Stamp Duty Holiday has delighted property speculators and hurt first-time buyers

It’s little secret that the government’s Stamp Duty Holiday has given a real boost to house-buying demand since the summer, and this hasn’t been illustrated any more clearly than house prices rising by more than 2.5% during 2020.

Similarly, Zoopla (LON:ZPG) announced in its latest House Price Index that 140,000 more homeowners are waiting to complete on their properties right now, compared to the same period last year. The company’s data also suggested that the average price paid for a property in London now stands at more than £666k.

With these facts in mind, along with the government’s proposal to free up pensions for property investment, many are now suggesting that the Boris administration are doing more to hinder, than help, first-time buyers. Indeed, the Stamp Duty Holiday offers the greatest discounts to multiple-property-owners and speculators, and this expedient way of drumming up short-term demand will mean that first-time buyers will face even higher prices in coming years.

Speaking on the latest Zoopla data, and the prime minister’s misguided ‘Generation Buy’ initiative, Mary-Anne Bowring, group managing director at Property Law specialists, Ringley Group, said: 

“The stamp duty holiday has certainly injected a new lease of life into the housing market, as today’s figures reveal that there are currently 140,000 more homeowners waiting to complete on their properties right now, compared to the same period last year.”

“We’re still seeing a huge demand for new homes in the capital, and we expect this to continue over the coming months, as investor appetite restores and people look towards purchasing a new home for the New Year.”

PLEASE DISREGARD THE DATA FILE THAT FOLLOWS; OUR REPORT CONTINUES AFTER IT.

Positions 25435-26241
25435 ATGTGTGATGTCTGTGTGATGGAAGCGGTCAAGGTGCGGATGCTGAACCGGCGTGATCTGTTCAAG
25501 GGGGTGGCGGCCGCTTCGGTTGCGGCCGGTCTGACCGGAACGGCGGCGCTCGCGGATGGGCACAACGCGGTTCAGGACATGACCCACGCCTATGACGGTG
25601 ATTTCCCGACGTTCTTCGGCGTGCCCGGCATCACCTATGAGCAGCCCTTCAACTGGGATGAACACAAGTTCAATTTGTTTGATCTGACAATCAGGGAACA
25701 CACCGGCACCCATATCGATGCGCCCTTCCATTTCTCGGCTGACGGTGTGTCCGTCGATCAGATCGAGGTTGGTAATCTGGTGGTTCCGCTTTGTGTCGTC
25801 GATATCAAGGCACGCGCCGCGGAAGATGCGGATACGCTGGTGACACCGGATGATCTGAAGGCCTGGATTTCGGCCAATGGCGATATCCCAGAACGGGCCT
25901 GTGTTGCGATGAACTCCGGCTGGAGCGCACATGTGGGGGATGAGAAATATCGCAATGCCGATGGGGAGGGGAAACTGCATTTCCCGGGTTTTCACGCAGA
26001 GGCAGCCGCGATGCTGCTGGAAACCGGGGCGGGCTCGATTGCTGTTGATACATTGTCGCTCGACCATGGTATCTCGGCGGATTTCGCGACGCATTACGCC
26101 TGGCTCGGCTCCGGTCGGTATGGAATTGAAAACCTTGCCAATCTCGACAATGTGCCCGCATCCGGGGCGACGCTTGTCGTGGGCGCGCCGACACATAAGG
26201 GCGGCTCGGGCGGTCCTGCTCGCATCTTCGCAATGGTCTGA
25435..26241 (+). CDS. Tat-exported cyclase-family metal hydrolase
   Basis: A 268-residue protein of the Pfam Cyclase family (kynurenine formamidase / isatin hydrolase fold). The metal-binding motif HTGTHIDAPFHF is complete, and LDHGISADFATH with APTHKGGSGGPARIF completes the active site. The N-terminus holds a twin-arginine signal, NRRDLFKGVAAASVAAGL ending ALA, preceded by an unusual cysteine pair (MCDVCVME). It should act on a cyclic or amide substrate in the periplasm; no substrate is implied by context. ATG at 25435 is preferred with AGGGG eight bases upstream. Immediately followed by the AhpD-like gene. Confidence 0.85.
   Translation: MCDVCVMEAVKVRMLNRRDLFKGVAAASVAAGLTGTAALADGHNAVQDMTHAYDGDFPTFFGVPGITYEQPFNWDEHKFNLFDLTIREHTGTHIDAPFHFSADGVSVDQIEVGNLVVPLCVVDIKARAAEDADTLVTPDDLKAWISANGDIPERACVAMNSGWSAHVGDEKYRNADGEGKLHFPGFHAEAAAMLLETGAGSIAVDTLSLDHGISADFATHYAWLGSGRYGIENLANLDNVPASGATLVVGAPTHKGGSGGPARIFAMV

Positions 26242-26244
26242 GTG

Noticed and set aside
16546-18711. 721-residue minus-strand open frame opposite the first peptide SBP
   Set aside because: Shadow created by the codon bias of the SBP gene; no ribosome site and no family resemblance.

“However, the government’s stamp duty holiday has had the counter-productive effect of pushing house prices up higher, further impacting the chances of first-time buyers getting on to the property ladder.”

“Rather than the government introducing a stamp duty holiday, more should’ve been done to help first-time buyers take their first steps, but now we’re seeing investors and second-steppers taking full advantage.”

We learned these lessons the hard way after 1980, with mortgage and sell-on restrictions being dropped after a few years of right-to-buy. While the policy began by increasing Britain’s home ownership rates to their highest ever level – at over 70% – this soon changed as speculators and developers got their hands on previously state-owned real estate.

Building a housing market bounce on the back of property speculation is inviting for the short-term balance sheet, but detrimental for society in the long-run. And the Boris government is either naïve, or deceitful, by making the same mistakes again, under the guise of doing young first-time buyers a favour.

Franz Doerr, CEO at property payments platform flatfair, added: “Behind the bluster of a seemingly booming housing market lie many thousands of young people who have put their dreams of homeownership on hold.”

“A persistent shortage of high loan-to-value mortgages, coupled with rocketing property prices, means many prospective first-time buyers face years more of saving before having enough for a deposit.”

“Younger people have been most affected by the fallout of Covid-19 and, with the furlough scheme winding down this week, many will face continued financial hardship over the coming months. For many, putting money aside towards a deposit each month will simply no longer be doable.”